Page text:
Close-up with a parasite that can blind

In this picture taken in September, I’m using a confocal microscope at the Pasteur Institute of Montevideo, one of the Pasteur Network’s three South American centres. My team focuses on understanding and combating infectious agents, specifically single-celled protozoan parasites belonging to a diverse group called Apicomplexa.

Here, I’m looking at a colour-coded -3D image of the cytoskeleton of Toxoplasma gondii, a parasite that infects people all over the world, with infection rates above 60% in some hot, humid places. The organism can cause vision problems in babies born to infected mothers. It’s also a major cause of miscarriages in sheep. Uruguay has more sheep than people, so that’s a huge concern.

As a younger scientist, I spent my days at a microscope. Now I’m mostly a manager, running a group of ten people, but I appreciate any chance I get to see these organisms up close. As damaging as they are, these parasites are also beautiful.

This microscope, maintained by the centre’s bioimaging unit, isn’t powerful enough to zoom in on the parasite’s smallest structures. We get round that by enlarging the parasite itself with an expansion gel.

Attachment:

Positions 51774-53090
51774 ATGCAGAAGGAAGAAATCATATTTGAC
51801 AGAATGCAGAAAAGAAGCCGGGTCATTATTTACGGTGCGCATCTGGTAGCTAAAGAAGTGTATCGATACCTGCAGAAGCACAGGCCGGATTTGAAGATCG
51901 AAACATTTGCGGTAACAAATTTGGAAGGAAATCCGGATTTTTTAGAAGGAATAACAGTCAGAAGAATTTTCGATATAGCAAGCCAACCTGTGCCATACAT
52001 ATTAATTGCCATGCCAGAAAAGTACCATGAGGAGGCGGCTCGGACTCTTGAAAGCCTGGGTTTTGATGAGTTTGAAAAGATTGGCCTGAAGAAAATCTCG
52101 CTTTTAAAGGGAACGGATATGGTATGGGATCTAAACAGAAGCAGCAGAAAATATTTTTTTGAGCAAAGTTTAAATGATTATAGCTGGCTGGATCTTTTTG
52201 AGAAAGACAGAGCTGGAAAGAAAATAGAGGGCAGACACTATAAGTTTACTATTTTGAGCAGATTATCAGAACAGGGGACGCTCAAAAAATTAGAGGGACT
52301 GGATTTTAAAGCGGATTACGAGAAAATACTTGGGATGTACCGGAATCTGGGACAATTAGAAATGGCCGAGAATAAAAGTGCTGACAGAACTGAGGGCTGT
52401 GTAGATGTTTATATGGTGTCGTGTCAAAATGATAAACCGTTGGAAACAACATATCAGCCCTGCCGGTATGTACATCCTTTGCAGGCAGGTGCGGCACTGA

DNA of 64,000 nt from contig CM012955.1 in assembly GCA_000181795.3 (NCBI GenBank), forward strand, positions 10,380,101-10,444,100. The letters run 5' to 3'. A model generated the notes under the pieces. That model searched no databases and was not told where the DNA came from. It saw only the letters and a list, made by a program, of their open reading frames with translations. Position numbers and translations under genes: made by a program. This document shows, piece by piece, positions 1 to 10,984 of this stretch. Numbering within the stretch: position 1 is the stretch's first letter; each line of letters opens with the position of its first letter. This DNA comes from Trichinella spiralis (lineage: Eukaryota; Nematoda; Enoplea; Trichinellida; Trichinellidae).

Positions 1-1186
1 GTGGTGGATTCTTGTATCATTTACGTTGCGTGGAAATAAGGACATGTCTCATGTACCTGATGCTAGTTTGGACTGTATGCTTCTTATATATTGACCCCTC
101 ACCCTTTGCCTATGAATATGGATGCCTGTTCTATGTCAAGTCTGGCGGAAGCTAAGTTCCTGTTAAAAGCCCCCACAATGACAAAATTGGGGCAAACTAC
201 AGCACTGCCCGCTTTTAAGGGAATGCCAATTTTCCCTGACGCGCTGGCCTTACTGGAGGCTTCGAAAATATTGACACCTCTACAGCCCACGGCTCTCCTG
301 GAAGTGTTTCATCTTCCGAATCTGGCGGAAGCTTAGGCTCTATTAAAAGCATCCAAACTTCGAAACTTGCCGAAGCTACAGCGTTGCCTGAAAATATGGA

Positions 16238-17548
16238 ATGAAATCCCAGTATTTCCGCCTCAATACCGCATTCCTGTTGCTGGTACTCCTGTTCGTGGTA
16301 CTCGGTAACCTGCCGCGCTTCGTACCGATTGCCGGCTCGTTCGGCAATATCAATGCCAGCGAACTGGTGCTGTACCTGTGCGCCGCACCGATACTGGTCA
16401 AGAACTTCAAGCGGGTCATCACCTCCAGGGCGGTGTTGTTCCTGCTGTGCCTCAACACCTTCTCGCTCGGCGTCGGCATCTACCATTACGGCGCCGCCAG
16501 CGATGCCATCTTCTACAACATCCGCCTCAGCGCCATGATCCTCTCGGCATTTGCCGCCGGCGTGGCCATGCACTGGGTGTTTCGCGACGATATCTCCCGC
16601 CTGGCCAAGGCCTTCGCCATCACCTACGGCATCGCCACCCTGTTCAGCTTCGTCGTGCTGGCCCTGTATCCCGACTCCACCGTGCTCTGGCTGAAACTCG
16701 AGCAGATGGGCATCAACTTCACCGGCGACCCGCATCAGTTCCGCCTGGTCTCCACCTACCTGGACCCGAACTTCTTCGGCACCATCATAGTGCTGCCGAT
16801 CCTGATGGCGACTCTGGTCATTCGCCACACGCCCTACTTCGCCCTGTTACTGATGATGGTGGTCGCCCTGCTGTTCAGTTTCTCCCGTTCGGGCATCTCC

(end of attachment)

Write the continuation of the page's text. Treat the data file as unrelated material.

Using samples from local hospitals and sheep ranches, my laboratory studies T. gondii and its close relatives from many angles: genetics, virulence and basic biology. Its method for cell division is very different from ours. Anything that separates these organisms from mammals can be a potential target for drug therapy.

I’ve made several appearances on Uruguayan television talking about my research and the work of the centre. I’m the only female group leader here, so I also try to encourage and support other women in science. I can talk openly about our lack of representation in science without worrying about my position. I need to capitalize on that privilege for the sake of other women.

Nature 601, 158 (2022)



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